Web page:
Special thanks goes to our Young Pioneer Tours guide Pier-André Doyon for the blogpost title.
240km east of the coast of Somalia and 380km south of the Arabian Peninsula lies a 132 km x 49.7km island called Socotra: a UNESCO World Heritage Site and home to countless endemic species and described as “the most alien-looking place on Earth.”
Due to its isolation, Socotra is famous for its unique eco-system found nowhere else on this planet, and most notably being home to the famous Dragon Blood and bottle trees.
However, due to the civil war and humanitarian crisis on the mainland still ongoing at the time of posting, logistical and ethical conundrums have stifled the once booming tourism to Socotra Island. From what used to be hundreds of tourists a week have now trickled down to mere teens.
Therefore we have struggled since 2012 in finding the right time to visit Socotra in a sustainable, ethical manner, without feeling we would overwhelm the islanders with our presence. Now that tourism has been slowly reemerging as of late, we have been steadfastly reassured that our presence as Western visitors will ensure a minimal logistical and environmental footprint given that we would be camping nearly every night.
Furthermore, we have been reminded that arriving in small groups we would both create a steady, sustainable positive impact in improving the welfare of the island, and encourage the Yemenese government to find a way to broker a ceasefire and open its doors back up to the world. One could only hope.
If I learned anything from travel, there is no right and wrong, black or white; so when we were given the option under these circumstances, I decided the only way to find out was to find out.
Currently the only legal way into Socotra for Western tourists is via a once-weekly, frequently delayed, and $1200 USD Yemenia Airways flight every Tuesday night/Wednesday morning at 2am, with a 1-2 hour stopover in Seiyun on the Yemen mainland before its scheduled landing in Socotra at 8:45am.
The return flight from Socotra is also the same once-weekly, frequently delayed Yemenia Airways flight that departs one hour later at 9:45am, with a 1-2 hour stopover in Seiyun, before finally returning to Cairo sometime that afternoon.
That means if you’re planning a visit to Socotra, prepare to be, for the lack of a better word, “marooned” on the island no less than one week increments as that single weekly flight is your only way in and out of this lost paradise. Furthermore, Socotra Island has been one of the least developed places I have ever spent an entire week in — we camped outside nearly every night, the only 2 hotels on the island have no working internet or laundry (and one of which is infested with bed bugs), and our guides (and one day, even us) had to hunt for our food.
Therefore if you plan a stay here and want to go budget, be prepared to completely detox from social media and the rest of the world (which I think was a good thing), and have your patience tested by everything running on island time (when anything is planned to take an “x” amount of time, they really mean multiply “x” by 2 and add another 20-40 minutes extra)
Big picture wise, I personally enjoyed my experience here as there are far worse places to be stuck in for a week, but I have to admit despite after an eye-opening 4 days, I was beginning to come down with mild island fever after we began to repeat many of our activities, which you’ll be able to discern between the lines through my blogposts below.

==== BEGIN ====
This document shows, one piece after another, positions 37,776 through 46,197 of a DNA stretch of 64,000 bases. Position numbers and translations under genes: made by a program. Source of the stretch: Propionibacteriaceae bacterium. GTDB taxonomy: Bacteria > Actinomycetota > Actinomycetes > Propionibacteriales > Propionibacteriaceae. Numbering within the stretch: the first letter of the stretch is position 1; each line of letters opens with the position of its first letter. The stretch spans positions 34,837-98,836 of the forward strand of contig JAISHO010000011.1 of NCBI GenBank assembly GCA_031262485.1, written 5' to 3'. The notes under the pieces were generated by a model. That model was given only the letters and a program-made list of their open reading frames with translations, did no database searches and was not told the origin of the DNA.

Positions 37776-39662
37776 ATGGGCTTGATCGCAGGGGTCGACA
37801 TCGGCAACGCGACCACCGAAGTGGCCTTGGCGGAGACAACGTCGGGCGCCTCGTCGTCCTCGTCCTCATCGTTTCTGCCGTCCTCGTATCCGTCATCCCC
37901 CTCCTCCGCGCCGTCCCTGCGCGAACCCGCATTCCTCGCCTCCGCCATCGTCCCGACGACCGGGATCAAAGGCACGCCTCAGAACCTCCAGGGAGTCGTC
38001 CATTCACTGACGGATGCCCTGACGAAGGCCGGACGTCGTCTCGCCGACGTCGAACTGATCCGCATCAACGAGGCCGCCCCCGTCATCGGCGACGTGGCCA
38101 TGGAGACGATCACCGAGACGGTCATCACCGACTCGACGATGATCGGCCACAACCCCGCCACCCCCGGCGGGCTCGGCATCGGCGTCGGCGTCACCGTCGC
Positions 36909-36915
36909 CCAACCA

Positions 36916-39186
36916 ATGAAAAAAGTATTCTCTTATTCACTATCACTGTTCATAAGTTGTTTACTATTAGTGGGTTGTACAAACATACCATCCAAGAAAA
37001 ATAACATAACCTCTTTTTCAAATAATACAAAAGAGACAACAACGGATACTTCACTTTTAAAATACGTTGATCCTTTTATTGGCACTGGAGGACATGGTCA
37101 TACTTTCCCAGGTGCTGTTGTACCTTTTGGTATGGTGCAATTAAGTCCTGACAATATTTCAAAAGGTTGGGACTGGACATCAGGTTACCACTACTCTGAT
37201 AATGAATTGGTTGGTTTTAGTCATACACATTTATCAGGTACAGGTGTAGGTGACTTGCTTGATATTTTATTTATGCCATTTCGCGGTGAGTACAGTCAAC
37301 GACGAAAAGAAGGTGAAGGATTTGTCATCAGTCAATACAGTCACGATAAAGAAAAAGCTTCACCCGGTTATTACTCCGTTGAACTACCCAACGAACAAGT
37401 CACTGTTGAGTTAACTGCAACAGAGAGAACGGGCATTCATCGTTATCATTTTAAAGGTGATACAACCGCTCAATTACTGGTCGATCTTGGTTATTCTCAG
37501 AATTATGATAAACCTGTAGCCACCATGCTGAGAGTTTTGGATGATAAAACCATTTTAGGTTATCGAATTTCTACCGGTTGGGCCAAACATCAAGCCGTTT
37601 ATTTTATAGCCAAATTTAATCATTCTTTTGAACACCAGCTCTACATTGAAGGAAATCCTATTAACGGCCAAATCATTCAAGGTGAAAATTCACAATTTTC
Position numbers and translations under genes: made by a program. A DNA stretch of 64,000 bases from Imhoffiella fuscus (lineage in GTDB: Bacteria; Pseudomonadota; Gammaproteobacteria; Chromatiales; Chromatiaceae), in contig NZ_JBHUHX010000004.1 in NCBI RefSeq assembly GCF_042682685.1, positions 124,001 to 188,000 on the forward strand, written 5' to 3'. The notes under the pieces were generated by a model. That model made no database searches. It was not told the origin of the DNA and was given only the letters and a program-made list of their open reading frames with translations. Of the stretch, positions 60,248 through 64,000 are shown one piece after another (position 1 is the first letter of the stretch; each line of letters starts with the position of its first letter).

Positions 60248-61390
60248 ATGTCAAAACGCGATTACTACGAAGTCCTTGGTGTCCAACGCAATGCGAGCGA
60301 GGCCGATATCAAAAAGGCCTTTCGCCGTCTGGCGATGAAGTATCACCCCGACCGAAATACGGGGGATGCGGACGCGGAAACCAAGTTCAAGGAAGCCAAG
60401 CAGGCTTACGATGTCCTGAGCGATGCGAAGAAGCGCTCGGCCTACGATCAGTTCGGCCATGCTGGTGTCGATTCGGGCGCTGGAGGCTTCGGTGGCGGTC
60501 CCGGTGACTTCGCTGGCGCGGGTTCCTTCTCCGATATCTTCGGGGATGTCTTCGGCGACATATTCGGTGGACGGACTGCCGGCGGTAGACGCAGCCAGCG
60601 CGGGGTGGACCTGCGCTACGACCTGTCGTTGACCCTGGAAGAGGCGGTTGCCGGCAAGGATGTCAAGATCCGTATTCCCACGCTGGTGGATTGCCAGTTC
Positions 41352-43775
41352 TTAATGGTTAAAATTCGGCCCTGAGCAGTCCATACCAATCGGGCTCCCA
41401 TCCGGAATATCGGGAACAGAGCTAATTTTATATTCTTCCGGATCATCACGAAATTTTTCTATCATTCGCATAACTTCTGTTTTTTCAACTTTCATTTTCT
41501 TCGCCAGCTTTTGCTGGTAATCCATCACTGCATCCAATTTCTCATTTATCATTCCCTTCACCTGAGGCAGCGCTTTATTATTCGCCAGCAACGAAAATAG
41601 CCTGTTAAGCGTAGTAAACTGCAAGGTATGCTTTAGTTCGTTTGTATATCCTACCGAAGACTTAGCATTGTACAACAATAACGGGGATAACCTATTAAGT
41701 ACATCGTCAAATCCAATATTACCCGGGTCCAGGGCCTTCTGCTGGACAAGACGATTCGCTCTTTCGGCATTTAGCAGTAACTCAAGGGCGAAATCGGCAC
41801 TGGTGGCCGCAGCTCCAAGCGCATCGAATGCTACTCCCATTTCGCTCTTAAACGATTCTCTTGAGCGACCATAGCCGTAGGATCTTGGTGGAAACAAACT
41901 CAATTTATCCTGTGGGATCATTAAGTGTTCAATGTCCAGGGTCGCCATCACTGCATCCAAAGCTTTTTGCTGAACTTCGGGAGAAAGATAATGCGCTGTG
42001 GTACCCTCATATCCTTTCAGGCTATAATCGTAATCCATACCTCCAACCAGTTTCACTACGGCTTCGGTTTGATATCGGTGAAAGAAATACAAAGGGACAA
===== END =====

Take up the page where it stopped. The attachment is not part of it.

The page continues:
Day 1: NYC to Frankfurt to Cairo to Seiyun to Socotra Island —
Hadibo Do Be Dooo…
. . . So after a 6-week hiatus from nearly a year of monthly travels, it’s time to hit the road again. With 85,000 miles I booked the Lufthansa LH 401 flights on business class from JFK to FRA to CAI all for $60 USD. The experience began with the quick obligatory visit to the Lufthansa Senator Lounge at JFK. . . .
. . . click here to read more: Hadibo Do Be Dooo
Day 2: Arher Ahoy!
. . . We soon headed for Homhil National Park, famous for its Dragon’s blood trees which cannot be found anywhere else. . . .
. . . click here to read more: Arher Ahoy!
Day 3: Life On Mars In Hoq’s Cave
. . . This cave is one of the most important spots on the island and the closest you can get to visiting an alien planet . . .
. . . click here to read more: Life On Mars In Hoq’s Cave
Day 4: Where There May Be Dragons In Dixsam
. . . After setting off for what I felt was an unnecessary hike, we all soon realized we had made a poorly timed decision as we soon got rained on and a flash flood prevented us from crossing back over to our vehicles. Yikes! . . .
. . . click here to read more: Where There May Be Dragons In Dixsam
Day 5: Always Up to Nogud!
. . . From here we hiked through Fermahin – a forest and the highest concentration of Dragon’s Blood trees on the island (and I guess by transitive property, the rest of the world). . . .
. . . click here to read more: Always Up To Nogud!
Day 6: A Monsooner Always Pays Their Detwah!
. . . We hiked around the cliffs of the lagoon to pay a visit to Abdullah, a man living with his family (who was nowhere to be seen…) in a cave since a hurricane. . . .
. . . click here to read more: A Monsooner Always Pays Their Detwah!
Day 7: Rico Shuaab-ey
. . . The waves were rough, as we almost capsized more times I would have wanted to count. But we passed by huge rock formations, countless jellyfish and a few dolphins . . .
. . . click here to read more: Rico Shuaab-ey!
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- At time of posting in Habido, Yemen, it was 24 °C - Humidity: 88% | Wind Speed: 23km/hr | Cloud Cover: sunny